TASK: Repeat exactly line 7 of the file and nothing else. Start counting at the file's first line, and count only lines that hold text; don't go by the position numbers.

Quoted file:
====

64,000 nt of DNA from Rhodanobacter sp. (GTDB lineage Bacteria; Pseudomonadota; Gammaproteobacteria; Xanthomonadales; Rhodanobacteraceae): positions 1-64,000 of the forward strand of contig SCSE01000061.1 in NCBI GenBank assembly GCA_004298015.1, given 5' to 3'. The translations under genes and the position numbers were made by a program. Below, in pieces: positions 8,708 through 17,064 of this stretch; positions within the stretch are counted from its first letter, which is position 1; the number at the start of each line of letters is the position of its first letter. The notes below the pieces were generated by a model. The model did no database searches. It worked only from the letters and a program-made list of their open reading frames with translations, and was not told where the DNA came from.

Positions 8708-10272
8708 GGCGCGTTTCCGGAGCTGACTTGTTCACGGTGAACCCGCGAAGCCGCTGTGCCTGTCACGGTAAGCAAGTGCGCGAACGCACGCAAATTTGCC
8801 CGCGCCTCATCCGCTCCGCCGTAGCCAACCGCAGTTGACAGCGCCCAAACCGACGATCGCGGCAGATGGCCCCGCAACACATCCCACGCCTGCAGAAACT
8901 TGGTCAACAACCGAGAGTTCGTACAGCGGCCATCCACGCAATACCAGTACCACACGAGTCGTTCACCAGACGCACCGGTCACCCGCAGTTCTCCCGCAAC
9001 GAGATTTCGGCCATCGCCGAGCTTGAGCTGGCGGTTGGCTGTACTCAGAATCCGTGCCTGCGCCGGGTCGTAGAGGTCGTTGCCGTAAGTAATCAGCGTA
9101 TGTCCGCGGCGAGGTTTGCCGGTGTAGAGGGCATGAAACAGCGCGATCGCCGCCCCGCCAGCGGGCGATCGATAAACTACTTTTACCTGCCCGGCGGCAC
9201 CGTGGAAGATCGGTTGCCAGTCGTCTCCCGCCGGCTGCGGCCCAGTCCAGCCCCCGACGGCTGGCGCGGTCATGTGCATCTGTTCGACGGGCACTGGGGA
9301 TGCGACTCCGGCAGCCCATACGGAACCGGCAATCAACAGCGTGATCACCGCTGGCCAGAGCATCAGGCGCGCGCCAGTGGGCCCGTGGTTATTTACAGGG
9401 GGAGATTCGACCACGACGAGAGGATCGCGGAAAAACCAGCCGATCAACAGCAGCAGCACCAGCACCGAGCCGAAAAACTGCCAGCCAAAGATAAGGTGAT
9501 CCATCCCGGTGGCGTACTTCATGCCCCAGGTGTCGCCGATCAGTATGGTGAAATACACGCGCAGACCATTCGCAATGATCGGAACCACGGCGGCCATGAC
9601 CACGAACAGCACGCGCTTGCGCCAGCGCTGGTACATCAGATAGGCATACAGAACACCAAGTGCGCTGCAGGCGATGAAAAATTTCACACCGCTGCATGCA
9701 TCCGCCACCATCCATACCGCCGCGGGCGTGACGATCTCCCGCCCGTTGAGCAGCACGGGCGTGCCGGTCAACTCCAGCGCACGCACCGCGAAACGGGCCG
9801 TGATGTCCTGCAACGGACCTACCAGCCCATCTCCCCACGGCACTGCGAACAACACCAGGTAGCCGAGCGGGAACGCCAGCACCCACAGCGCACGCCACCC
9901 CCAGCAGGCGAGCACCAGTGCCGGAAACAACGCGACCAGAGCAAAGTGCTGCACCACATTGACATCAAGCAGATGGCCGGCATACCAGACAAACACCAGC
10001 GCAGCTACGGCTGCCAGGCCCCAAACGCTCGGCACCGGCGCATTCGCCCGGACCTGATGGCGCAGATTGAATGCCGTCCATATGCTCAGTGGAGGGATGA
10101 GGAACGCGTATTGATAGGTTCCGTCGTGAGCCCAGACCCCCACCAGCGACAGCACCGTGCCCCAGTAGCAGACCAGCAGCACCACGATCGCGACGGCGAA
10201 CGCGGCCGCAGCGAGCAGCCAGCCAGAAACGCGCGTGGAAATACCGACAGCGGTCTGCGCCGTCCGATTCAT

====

9101 TGTCCGCGGCGAGGTTTGCCGGTGTAGAGGGCATGAAACAGCGCGATCGCCGCCCCGCCAGCGGGCGATCGATAAACTACTTTTACCTGCCCGGCGGCAC